When it comes to medicating your teen there are all kinds of opinions. It seems these days for every opinion out there exists a “study” to prove that opinion. This brings me to the first point I would like to make about making a decision to take or not take medication. DO NOT DEPEND ON SOCIAL MEDIA AND GOOGLE. I am not saying discount the information completely, just don’t let it be your one and only guide. Discuss things with a psychiatrist when it comes to mental health medication. Even if you have the greatest GP in the world, get another opinion from a psychiatrist. And as humbling as it is to admit, get information from the psychiatrist and not your therapist. Therapists make referrals if they suspect it is necessary, but do not have the training to effectively give advice and concrete guidance about the medication.
Having said that, a good therapist will help you effectively communicate what is going on with the medication and describe symptoms that have led you and your teenager to suspect it is a good idea to be assessed for medication. Do not exaggerate or minimize symptoms. Just because you really think that your teen needs anxiety medication does not mean that you should take it upon yourself to describe symptoms in a way that make it more likely that the doctor gives you the medications. As you report how the medication is working this information is most vital as it helps the doctor decide how to change the medication in a way that is most effective. Often in talking with teens and parents I will hear that they have reported to the doctor that the medication is helping, yet to me they admit that they are unsure. Usually after some exploring what they really mean by “I think it is kind of working” is “it is not working at all”.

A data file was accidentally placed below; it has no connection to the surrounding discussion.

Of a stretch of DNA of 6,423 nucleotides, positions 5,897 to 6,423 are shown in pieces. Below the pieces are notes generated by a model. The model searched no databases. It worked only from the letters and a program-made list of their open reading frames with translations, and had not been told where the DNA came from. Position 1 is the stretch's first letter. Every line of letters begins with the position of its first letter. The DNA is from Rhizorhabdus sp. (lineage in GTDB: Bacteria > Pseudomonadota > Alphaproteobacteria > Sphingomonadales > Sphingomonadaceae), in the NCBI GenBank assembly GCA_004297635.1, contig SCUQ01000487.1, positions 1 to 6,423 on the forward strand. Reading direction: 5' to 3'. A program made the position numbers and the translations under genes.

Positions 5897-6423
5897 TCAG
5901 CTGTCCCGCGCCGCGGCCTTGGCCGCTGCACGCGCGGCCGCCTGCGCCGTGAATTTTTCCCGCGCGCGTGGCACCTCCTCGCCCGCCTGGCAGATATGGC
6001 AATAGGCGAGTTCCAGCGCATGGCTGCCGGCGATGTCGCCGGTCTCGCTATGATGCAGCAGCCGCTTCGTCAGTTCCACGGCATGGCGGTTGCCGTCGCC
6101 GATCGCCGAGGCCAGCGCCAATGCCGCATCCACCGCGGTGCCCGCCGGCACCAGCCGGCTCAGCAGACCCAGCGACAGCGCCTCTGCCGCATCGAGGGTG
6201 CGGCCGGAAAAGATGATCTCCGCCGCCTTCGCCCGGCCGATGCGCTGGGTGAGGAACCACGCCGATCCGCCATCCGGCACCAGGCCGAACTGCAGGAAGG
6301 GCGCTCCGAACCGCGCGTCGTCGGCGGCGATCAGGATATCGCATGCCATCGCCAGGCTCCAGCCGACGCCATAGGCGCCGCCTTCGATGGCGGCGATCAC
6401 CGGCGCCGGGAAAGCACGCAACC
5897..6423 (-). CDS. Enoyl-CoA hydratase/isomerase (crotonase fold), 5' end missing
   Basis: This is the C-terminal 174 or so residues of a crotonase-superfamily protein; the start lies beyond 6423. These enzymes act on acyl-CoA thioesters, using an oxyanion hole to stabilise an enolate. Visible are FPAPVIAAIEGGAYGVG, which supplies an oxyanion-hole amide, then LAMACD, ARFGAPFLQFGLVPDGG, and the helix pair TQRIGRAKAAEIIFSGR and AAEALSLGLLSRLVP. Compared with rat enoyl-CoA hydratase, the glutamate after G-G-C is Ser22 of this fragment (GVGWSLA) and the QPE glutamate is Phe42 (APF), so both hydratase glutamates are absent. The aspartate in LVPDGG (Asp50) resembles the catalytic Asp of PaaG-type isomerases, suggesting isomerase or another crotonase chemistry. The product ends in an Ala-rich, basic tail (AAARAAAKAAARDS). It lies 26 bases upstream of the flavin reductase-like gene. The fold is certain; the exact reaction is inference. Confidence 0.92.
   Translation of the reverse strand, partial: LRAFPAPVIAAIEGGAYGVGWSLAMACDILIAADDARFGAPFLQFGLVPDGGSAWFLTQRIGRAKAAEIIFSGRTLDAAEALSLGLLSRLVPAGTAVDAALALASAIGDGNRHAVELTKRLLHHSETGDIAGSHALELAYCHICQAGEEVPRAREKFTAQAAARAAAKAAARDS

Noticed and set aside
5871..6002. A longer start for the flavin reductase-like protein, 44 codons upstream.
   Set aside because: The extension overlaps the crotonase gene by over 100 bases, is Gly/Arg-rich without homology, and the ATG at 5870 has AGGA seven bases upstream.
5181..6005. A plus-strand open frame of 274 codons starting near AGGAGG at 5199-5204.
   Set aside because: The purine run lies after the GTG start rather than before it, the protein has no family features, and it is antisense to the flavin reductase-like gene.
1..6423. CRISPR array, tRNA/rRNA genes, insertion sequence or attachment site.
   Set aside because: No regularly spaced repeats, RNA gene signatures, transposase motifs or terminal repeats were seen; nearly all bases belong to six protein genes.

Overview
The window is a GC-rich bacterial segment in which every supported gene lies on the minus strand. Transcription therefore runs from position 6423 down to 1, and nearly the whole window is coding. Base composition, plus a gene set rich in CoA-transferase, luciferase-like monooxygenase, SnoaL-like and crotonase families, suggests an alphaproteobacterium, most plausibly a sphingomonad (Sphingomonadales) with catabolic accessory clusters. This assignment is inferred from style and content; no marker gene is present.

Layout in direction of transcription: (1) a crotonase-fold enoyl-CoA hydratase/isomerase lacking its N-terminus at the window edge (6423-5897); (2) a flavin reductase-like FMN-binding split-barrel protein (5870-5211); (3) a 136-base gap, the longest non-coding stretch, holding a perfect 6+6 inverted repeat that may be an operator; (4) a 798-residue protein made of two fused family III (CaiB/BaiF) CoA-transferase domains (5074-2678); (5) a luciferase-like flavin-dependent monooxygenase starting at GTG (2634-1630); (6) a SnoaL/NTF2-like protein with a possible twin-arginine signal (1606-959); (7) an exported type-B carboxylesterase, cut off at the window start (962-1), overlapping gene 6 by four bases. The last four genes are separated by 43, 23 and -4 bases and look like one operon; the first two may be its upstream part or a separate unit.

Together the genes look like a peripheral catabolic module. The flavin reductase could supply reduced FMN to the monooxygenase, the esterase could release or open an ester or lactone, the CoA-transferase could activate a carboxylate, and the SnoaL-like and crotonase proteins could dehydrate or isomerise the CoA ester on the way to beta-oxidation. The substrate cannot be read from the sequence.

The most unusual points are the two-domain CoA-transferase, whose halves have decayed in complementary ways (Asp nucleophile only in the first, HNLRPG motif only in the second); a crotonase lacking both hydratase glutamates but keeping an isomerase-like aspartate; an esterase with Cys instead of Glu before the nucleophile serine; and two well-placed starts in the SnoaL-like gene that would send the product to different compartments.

If one medication or a combination of medication is working it is important to have a very candid discussion with the therapist and the doctor and have both consult each other. The truth is that all too often I have seen teens having been misdiagnosed, go through tons of different medications, only to find that the medications were not working because there was nothing wrong with the brain chemistry. There is a chance that when no medication has helped it is behavioral, family, or system changes that need changing and not the chemistry of a teens brain. Conversely if certain symptoms like depression, anxiety, and impulsiveness continue to increase in severity and the client is being honest about truly working with a therapist it can be detrimental to not seek out medication. Medication is not necessary for most, but when it is and someone does not get medication they may be suffering for no reason.